'Awards Chatter' Podcast — Richard Madden ('Bodyguard')

The Scotsman, one of Hollywood's hottest young actors, reflects on his Golden Globe-winning performance, as well as playing Robb Stark on 'Game of Thrones,' "anxiety-inducing" paparazzi and those 007 rumors.
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"When I got nominated for the Golden Globe, that's when I was like, 'Oh, this is a bit bigger than I thought, because there are people in other countries watching this,'" says the actor Richard Madden as we sit down at the offices of The Hollywood Reporter to record an episode of THR's Awards Chatter podcast and begin discussing his journey with Bodyguard, a drama series that originated on BBC One in the U.K. and then came to Netflix. The 32-year-old was, until recently, best known for playing Robb Stark on the first three seasons of HBO's Game of Thrones (2011-2013); then he was cast on Bodyguard as Sgt. David Budd, a veteran of the war in Afghanistan who grapples with PTSD as he protects the British home secretary who was largely responsible for that war happening in the first place, and for his performance he wound up winning the aforementioned Golden Globe, becoming a full-fledged star and relocating to Hollywood. "And now I'm here," he continues, "and I've not really kind of caught up with the fact that people really enjoyed the show and lots of people tuned in to it."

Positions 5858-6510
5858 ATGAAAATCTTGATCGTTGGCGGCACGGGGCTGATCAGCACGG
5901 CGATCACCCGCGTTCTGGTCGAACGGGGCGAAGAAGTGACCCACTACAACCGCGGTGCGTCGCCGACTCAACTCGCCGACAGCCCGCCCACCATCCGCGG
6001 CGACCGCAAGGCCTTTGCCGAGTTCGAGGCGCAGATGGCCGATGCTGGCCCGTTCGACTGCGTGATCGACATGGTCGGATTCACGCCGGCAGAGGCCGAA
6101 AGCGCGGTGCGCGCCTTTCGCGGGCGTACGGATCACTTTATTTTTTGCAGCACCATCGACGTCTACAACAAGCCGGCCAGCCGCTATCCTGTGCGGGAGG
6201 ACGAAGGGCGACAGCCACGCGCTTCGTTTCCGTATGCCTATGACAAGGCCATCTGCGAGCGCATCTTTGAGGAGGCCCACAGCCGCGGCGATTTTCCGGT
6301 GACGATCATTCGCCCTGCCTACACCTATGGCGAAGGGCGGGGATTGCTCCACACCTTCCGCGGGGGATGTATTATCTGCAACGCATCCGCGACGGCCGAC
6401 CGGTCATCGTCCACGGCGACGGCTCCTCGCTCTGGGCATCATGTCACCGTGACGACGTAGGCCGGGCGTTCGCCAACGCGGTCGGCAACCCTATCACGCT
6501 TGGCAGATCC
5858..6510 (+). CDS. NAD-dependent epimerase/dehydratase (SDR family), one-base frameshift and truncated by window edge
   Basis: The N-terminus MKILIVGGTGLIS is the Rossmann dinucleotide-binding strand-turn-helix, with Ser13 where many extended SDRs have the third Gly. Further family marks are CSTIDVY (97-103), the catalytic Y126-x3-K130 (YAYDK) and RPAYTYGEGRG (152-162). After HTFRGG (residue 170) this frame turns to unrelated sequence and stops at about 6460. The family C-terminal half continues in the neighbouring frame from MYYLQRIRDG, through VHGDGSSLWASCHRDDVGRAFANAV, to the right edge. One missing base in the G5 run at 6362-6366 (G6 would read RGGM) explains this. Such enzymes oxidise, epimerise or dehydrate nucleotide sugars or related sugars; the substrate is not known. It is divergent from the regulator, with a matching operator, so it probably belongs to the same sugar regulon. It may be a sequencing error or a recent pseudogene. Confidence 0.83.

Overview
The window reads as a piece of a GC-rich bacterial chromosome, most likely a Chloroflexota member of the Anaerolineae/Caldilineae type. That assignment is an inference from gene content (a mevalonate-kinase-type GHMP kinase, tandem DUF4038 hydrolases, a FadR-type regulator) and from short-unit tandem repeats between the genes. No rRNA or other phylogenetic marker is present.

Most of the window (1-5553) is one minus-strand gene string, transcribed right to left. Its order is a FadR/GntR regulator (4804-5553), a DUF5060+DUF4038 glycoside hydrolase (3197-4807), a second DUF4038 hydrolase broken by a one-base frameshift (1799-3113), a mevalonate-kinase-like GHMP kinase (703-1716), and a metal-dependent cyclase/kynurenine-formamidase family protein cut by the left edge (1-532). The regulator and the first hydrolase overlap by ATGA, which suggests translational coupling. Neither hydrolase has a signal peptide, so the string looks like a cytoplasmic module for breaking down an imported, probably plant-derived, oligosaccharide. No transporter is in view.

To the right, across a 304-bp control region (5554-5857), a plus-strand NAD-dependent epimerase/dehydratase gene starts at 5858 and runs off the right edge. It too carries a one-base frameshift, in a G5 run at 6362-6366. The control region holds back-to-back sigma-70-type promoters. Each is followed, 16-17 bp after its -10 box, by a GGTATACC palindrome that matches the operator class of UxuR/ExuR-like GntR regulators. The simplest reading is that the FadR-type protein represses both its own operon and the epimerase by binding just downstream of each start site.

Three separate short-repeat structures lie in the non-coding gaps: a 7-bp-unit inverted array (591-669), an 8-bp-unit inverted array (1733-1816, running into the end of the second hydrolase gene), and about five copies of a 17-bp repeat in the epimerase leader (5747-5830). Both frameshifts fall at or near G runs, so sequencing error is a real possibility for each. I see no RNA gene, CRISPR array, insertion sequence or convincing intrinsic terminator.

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LISTEN: You can hear the entire interview below.

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Madden, the son of a fireman and a teacher's assistant, was born and raised in a small village in Scotland. A shy kid who attended a rough school, he joined a youth theater group with the hope of increasing his self-confidence, and wound up being discovered by a talent scout, which led to his becoming a screen actor. Because of his acting and his weight (he grew heavy from eating at craft services on sets), he began to be bullied in school, and walked away from acting for a few years. He returned to it in time to apply and gain acceptance to the Royal Scottish Academy of Music and Drama, and came into his own while there; indeed, he was cast as Romeo at the Globe Theatre while still in classes. "I wanted to work, and as much as I loved being in drama school, I left after the first year," he says. He was cast in a Royal Shakespeare Company production soon thereafter, and was able to complete his degree by working professionally.